Words and Polaroid
In Bruce Robinson’s 1987 film Withnail & I, locations are pivotal. The urban and the rural are at first treated as poles apart, the antithesis of each other. The latter is treated as the cure for the ills caused by the brutalities of former with its endless people and array of new concrete buildings. But Robinson’s film, following two down-and-out actors in late 1960s London, is really a satirical subversion of this divide of place.
The tough, albeit comedic, presentation of the capital is matched by an equally unforgiving rural landscape and its cast of country people. The relationship is arguably summarised best in the film’s portrayal of differing public houses, both of which are in their own way intimidating. It’s a false vision of the romantic countryside, only discoverable by those who go on holiday by mistake.
Withnail & I is a wandering narrative; a pessimistic, accidental road movie of sorts without a life affirming ending. In Camden, 1969, two jobbing actors, Withnail (Richard E Grant) and Marwood (Paul McGann), are struggling with London life. The city is coming down from the decade’s trip and acting jobs are as scarce as food.
Hungry, bored and terrified of the London around them, the pair decides to use Withnail’s family link with the rich Uncle Monty (Richard Griffiths) to spend a weekend in his house in the Lake District. But, on arriving there and finding their hectic, alcohol and drug fuelled lifestyle at odds with the countryside and the people who live there, the pair consider their own place in the decade’s crumbling array of social casualties.
The London of Withnail & I is as ramshackle as its main characters. Old houses and buildings are being torn down without a second thought, accident black spots are popping up, and even the refreshing greenery of parks (in this case Regent’s Park) do little to dispel the desperate need for drink and work. In other words, London has been battered by the decade and is coming out on the other side limping. It’s because of this sense of dilapidation that the film’s famous scene in the pub, the fictional Mother Black Cap, resonates through its grimy hostility and its scary clientele.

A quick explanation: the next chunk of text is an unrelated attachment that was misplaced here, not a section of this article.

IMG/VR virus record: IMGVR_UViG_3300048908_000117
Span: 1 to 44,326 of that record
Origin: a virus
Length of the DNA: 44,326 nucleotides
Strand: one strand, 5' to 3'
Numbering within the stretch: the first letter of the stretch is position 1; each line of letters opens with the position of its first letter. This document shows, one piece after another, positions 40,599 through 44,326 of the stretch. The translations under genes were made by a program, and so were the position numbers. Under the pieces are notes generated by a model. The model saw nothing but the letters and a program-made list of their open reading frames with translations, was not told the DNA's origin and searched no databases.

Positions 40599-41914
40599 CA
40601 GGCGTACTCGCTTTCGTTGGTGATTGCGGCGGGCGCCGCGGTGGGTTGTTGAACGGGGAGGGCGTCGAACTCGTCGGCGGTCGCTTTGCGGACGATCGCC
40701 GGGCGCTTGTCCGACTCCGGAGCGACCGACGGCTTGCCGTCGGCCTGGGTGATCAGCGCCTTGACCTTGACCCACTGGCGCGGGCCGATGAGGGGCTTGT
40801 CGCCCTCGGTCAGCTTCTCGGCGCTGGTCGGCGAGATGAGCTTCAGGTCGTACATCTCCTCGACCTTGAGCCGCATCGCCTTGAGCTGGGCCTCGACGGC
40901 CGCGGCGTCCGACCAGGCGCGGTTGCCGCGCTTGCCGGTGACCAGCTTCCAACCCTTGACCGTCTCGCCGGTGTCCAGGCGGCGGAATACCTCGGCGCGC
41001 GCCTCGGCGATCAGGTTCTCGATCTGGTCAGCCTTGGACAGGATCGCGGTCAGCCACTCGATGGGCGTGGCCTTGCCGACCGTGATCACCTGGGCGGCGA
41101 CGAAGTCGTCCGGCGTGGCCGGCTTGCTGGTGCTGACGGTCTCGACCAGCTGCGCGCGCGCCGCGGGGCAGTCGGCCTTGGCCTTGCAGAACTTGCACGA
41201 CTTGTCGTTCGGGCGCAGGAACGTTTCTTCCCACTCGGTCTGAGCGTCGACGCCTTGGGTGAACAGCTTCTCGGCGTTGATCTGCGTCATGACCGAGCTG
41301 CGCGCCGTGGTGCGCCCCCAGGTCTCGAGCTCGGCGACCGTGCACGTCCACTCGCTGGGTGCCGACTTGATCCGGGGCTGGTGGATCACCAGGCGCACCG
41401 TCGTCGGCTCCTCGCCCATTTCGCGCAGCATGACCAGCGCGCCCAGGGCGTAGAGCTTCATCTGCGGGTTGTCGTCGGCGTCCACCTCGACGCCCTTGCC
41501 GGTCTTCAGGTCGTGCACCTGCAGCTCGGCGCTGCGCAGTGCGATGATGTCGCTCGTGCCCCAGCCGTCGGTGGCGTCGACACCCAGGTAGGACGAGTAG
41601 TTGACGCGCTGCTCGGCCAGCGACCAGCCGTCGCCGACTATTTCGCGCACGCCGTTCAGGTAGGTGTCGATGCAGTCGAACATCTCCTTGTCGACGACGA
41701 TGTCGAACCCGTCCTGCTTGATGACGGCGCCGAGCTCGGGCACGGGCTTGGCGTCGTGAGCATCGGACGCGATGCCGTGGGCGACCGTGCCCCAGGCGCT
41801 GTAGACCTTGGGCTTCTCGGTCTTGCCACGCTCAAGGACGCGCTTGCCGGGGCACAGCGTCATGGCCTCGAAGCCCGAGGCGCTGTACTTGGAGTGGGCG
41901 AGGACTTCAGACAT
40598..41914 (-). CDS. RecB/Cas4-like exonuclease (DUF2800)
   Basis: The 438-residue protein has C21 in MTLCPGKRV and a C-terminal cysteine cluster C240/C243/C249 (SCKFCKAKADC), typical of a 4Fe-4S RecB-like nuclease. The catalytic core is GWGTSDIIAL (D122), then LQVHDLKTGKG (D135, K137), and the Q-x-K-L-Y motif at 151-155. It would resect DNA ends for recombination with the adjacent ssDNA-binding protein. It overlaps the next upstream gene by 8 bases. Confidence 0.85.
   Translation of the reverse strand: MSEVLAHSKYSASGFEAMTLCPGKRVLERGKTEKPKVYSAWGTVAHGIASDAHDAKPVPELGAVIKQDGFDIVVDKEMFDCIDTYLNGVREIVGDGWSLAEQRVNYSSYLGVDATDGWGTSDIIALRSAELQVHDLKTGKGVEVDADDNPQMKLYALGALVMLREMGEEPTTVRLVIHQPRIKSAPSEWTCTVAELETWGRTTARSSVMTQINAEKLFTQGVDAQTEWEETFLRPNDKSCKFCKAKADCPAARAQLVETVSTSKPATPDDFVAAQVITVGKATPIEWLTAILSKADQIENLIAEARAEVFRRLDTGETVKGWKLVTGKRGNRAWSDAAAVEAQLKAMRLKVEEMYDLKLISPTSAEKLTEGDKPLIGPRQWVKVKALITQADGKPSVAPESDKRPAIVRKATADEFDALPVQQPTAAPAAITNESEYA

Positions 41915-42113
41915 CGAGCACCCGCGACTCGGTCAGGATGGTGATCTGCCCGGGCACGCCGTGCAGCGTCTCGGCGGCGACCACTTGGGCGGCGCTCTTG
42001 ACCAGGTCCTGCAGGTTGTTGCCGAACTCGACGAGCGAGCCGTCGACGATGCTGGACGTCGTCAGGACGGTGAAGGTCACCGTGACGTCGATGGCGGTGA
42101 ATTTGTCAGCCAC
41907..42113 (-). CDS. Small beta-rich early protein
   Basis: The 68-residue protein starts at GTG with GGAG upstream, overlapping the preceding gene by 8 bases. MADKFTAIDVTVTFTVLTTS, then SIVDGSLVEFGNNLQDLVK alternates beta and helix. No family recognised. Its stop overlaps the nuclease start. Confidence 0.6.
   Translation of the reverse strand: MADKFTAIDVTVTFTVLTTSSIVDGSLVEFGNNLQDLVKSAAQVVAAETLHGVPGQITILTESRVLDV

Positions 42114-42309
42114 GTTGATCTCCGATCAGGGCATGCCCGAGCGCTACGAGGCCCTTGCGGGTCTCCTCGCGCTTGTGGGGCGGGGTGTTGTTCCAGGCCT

Considering the scene in the pub barely lasts several minutes, it’s one of the film’s best remembered and celebrated sequences. Our pair of leads finally wander into the pub for a drink after waiting all morning meandering and having minor substance induced breakdowns. Having doused his shoes in perfume after Withnail was sick on them, Marwood raises the ire of an angry Irishman (Daragh O’Malley).
Withnail drops them in it further and the pair flee when the Irishman squares up to them, even with Withnail pleading about nonexistent pregnant wives and heart conditions. We see them crash out of the pub’s doors and charge down the road under the Westway escaping danger. It’s a scene that works better onscreen rather than on the page.
The real point of this sequence is to show the supposed London that the pair are trying to escape from, a microcosm of unnamed aggression. Yet Robinson’s film is really about the fallacy of believing the countryside, and in particular its people, to be any better or more welcoming than the punters of The Mother Black Cap.
Compare this to the other pub in the film, a country pub in the Lakes that equally descends into a similar scenario, Withnail seeing himself as the better of the rural locals. In the end, they leave the rural pub under a similar cloud of threat and certainly a threat that feels far more tangible in the form of Jake (Michael Elphick), the poacher with eels in his trousers. Perhaps the pair would have fared better with the angry Irishman.
The reality of the location today is almost surreal in comparison to the film. Travelling to Westbourne Park, I wandered to the location where the pub sat on Tavistock Crescent. In perhaps one of the more depressing developments of well known London film locations, The Tavistock Arms – the real name of the pub – was demolished only a few years back in 2011. In its place, a block of luxury flats now resides, glistening with its marine-like architecture.
Even the developer behind the move admitted after the demolition that they were unaware of the pub’s cultural history. It’s only really discernible as the same location due to the rumbling monument of the Westway behind and the presence of Ernő Goldfinger’s Trellick Tower breaking the skyline; hidden in my Polaroid on the day by a tree greening for spring.
Robinson once said that he used the location due to it representing a “startling image of British despair which is why we chose it.” Walking past another pub around the corner, now closed but which had been open on my last visit to the location, it was clear that despair had taken on a new, more clean-cut image in the capital since the filming of Withnail & I; one of public spaces falling and disappearing. “They’re throwing themselves into the road gladly! Throwing themselves into the road to escape all this hideousness!” as Withnail appropriately once said.
With thanks to Polaroid Originals.
Published 23 Nov 2019
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